Meanwhile, Australian regulators netted $853 million in its 3.6 GHz spectrum auction, which covered 14 regions nationally across 350 lots, reported The Sydney Morning Herald. Telstra spent $386 million for 143 lots. Optus bought 47 lots for $185.1 million, while Dense Air Australia bought 29 lots for $18.5 million. TPG Telecom and Vodafone Hutchison Australia, who put out a joint bid, paid $263.3 million for 131 lots.

“The 60 MHz holdings the JV has secured in Sydney, Melbourne, Brisbane, Adelaide, Perth, and Canberra give us a strong 5G spectrum capability in each of these major cities,” Vodafone chief executive Iñaki Berroeta, said in a statement. “Launching a new generation mobile network is a multi-layered evolutionary process which involves much more than putting some new antennas on poles, and we are progressing all elements of our 5G plans.”

Vodafone won't have to put 5G antennas on poles, anyway. Apparently, the company has found a way to hide small cells under manhole covers to avoid outcry over what some describe as "ugly and unsafe" 5G equipment. Working with Ericsson, Vodafone plans to attach 4G/5G antennas underneath cast iron manhole covers that radiate wireless signals upwards from ground level, reported Venture Beat. Manhole-based antennas could become viable alternatives to traditional towers in enabling autonomous vehicles, connected-city infrastructure, and industrial applications.

South Korean companies already are looking at how 5G can improve construction practices. SK Telecom, Hyundai Construction Equipment, and Trimble this week announced a partnership to develop 5G-enabled solutions for remote construction equipment monitoring, real-time safety management, and AI-based construction operations, according to ZD Net.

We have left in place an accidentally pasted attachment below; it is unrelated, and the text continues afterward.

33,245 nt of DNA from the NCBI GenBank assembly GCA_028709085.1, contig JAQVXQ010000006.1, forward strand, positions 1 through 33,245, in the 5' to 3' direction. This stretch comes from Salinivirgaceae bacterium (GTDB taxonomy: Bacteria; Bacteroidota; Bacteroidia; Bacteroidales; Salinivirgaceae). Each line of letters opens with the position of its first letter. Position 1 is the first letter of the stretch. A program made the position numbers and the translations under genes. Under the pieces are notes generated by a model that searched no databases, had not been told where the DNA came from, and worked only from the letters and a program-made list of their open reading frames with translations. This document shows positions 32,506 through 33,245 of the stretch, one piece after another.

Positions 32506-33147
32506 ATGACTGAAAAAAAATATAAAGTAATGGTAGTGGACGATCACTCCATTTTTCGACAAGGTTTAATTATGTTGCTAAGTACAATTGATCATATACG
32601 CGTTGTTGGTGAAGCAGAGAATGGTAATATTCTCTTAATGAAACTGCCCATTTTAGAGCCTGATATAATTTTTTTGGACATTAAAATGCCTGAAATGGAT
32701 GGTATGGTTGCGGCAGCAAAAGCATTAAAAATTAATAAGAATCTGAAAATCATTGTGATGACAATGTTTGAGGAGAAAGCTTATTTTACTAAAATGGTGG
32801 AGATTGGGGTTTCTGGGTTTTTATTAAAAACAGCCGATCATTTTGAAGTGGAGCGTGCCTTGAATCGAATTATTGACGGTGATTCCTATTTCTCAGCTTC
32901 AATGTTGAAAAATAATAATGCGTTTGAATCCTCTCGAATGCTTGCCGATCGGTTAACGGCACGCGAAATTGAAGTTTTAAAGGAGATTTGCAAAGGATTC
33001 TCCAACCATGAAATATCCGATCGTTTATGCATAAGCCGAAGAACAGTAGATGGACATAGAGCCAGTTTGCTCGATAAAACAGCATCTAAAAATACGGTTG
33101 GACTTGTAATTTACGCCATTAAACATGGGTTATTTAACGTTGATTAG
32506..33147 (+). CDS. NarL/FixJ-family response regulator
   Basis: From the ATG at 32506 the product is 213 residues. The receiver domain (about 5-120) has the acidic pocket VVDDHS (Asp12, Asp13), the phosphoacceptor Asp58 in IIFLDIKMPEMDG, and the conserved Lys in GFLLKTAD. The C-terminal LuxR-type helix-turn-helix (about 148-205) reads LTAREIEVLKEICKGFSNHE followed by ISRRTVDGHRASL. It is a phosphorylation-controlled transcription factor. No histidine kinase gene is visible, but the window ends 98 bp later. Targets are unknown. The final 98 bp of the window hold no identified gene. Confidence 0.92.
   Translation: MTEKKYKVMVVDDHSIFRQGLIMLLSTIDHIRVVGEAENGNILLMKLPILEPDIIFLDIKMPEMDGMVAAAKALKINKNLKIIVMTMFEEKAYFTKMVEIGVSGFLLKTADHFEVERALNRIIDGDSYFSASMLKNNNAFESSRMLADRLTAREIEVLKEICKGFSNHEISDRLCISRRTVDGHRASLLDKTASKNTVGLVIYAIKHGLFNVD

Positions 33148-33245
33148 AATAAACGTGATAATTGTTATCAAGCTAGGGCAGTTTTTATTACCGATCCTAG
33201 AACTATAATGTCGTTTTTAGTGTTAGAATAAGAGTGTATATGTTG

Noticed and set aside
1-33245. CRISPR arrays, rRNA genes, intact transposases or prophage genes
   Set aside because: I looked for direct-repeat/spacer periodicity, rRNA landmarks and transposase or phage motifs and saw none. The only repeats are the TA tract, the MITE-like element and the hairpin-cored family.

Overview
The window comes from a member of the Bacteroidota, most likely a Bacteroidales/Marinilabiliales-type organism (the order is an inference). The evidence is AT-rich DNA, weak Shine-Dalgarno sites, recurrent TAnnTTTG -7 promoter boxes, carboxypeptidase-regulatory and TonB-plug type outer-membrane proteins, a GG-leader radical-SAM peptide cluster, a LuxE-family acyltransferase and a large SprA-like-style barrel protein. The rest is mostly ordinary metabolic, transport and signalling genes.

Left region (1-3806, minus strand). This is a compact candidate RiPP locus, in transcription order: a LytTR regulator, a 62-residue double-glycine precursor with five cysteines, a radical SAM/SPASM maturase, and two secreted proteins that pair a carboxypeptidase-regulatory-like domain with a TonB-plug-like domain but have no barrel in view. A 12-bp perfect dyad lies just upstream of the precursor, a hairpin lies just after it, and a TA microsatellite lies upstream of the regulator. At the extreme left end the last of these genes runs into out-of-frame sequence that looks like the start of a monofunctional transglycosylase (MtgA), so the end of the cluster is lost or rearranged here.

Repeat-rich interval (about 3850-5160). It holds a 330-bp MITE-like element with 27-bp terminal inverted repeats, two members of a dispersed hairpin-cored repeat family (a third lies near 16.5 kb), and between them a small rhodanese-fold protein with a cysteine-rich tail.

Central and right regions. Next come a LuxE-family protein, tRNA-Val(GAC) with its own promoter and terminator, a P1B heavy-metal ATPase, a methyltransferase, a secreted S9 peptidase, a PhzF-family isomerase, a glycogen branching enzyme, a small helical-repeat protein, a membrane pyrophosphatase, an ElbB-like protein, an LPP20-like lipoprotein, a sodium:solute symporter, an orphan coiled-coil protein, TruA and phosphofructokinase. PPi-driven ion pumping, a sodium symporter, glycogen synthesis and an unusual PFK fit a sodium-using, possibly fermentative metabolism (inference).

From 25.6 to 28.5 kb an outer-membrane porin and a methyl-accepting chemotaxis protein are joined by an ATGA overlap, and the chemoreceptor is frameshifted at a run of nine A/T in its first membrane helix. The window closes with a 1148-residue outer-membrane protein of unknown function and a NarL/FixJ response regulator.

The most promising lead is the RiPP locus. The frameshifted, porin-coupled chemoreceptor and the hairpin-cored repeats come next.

Engineers are experimenting with various antenna designs to more effectively propagate 5G signals. Researchers at the National Institute of Standards and Technology (NIST), for instance, are developing a new measurement-based method that allows system designers and engineers to evaluate the most appropriate antenna beamwidths for real environments. Engineers will be able to select an antenna that best suits a specific application. For example, the engineer may choose a beamwidth that is narrow enough to avoid reflections off certain surfaces, or that allows multiple antennas to coexist in a given environment without interference — a known challenge in mmWave technology. NIST hopes its method will boost 5G network capacity and cut costs.

5G promises ultra-fast network speeds and minimal latencies, which will help video developers to rewrite the rules for eye-popping, graphics-rich, multiplayer action. Specifically, it will propel the potential $1 billion esports industry to greater heights. Esports, which conduct online, multiplayer competitions, are followed by 300 million people worldwide. With 5G technology enabling streaming games at more than 100 frames per second with imperceptible lag times, game developers will not be constrained by hardware limitations any longer.

“We enable you to use any app or any game on any device,” said Ian McLoughlin, CEO of LiquidSky, a virtualization firm and partner in Verizon’s 5G Lab in New York City. “You don’t buy a game console; you don’t buy a PC. You just stream it. High bandwidth and low latency are incredibly important in what we do. Verizon has helped us accelerate both of those things dramatically.”